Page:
A series of rare and potentially fatal autoimmune illnesses known as juvenile myositis (JM), which includes juvenile polymyositis (JPM) and juvenile dermatomyositis (JDM), occur when the body’s immune system assaults its own cells and tissues. Dysfunction of the muscles that move your body is known as myositis. Symptoms include paralysis of the muscles near the body’s trunk, inflammation, edema, muscle discomfort, weariness, irritation of the skin, cramping in the abdomen, fever, and contractures. It mainly affects children between the ages of 2 and 15 years.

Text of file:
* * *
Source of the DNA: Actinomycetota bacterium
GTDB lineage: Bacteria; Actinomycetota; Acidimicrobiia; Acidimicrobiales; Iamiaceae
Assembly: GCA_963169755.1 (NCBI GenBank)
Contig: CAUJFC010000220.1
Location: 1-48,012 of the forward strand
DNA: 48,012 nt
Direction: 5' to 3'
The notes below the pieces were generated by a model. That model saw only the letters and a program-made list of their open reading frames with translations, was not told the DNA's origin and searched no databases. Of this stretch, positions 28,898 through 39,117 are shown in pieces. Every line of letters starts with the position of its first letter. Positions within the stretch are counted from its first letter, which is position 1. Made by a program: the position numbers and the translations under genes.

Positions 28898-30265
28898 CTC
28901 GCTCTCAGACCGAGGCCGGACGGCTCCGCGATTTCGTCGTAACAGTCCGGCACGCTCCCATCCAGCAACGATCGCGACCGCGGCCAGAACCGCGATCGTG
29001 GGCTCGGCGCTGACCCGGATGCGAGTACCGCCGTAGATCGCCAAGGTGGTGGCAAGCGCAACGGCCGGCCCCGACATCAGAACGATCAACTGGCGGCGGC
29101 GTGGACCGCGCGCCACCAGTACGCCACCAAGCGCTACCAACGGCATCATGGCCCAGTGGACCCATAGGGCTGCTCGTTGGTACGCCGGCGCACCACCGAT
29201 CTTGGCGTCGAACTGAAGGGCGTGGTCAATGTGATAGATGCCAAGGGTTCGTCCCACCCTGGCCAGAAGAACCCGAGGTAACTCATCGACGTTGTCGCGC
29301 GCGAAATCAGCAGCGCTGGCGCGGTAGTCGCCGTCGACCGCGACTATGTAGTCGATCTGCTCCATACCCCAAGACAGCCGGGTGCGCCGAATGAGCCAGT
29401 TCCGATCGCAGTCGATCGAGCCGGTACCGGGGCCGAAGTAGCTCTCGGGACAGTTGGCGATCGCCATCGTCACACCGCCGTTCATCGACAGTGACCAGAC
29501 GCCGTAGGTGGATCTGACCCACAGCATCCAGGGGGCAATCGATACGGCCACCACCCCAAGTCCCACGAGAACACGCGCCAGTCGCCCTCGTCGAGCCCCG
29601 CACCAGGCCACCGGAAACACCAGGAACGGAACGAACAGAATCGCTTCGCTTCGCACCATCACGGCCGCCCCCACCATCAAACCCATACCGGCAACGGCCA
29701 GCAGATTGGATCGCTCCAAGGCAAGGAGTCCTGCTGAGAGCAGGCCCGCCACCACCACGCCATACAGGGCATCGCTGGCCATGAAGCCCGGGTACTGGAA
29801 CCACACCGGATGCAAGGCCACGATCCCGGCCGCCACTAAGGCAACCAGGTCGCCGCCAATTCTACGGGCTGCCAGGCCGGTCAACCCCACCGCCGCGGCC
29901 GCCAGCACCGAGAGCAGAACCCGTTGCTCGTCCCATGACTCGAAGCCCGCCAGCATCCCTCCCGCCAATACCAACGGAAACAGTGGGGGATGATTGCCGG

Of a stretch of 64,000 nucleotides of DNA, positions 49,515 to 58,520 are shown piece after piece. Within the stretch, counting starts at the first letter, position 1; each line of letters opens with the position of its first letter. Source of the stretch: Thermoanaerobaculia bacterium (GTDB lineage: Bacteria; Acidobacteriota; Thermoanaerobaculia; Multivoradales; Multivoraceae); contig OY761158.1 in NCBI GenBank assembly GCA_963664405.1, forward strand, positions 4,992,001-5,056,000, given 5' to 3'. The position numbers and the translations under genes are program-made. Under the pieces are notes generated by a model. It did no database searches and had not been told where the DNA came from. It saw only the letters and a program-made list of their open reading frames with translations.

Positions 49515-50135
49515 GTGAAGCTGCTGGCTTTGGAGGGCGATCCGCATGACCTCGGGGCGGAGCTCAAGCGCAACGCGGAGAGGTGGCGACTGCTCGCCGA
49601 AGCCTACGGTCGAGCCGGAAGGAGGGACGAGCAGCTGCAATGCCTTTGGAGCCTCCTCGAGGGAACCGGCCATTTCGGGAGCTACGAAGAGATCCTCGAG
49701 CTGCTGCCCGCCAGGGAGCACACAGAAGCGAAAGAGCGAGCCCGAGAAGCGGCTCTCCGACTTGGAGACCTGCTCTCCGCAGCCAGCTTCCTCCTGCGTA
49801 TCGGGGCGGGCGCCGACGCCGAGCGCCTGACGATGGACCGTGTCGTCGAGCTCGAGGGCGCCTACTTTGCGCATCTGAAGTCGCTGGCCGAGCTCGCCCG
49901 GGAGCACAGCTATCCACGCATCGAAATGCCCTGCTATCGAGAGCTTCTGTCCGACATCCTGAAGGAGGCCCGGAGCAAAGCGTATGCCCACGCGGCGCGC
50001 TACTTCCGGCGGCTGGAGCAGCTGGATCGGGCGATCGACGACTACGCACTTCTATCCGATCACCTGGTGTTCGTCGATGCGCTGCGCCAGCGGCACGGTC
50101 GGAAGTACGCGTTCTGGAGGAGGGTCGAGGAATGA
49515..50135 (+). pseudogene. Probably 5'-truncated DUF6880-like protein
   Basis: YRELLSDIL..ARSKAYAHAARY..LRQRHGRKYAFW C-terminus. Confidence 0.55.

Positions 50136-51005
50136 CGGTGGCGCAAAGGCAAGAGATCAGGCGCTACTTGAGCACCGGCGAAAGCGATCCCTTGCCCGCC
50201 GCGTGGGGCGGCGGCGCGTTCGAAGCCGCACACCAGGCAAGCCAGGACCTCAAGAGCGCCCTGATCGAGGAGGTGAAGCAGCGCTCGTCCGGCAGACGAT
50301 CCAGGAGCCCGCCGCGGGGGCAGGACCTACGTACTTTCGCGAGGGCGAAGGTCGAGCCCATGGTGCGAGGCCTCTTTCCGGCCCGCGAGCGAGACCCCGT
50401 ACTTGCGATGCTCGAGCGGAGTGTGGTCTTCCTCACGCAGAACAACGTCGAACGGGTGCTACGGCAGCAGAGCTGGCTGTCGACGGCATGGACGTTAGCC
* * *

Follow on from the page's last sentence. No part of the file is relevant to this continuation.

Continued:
Muscle weakness and a rash on the skin are the defining signs of juvenile myositis. Infection or inflammation in the circulatory system vessels beneath the layer of skin and in muscle tissue is what causes skin eruption and weak muscles. Patients with JM may experience generalized muscle weakness at the exact same time they notice a skin rash or the impairment may not become apparent for an extended amount of time. In the case of JDM, this inflammation also results in skin rashes and weak muscles. The digestive system, heart, and lungs are just a few of the body systems that may be impacted if arteries or cells of muscles in different regions of the body become inflamed. A youngster with juvenile myositis has significant difficulties standing up from a seated position and even ascending stairs. Running and walking become extremely difficult and draining. Some kids find it so difficult to sit up and lift their heads that they actually tumble out of bed. Some children with JM also feel muscle soreness in addition to weakness.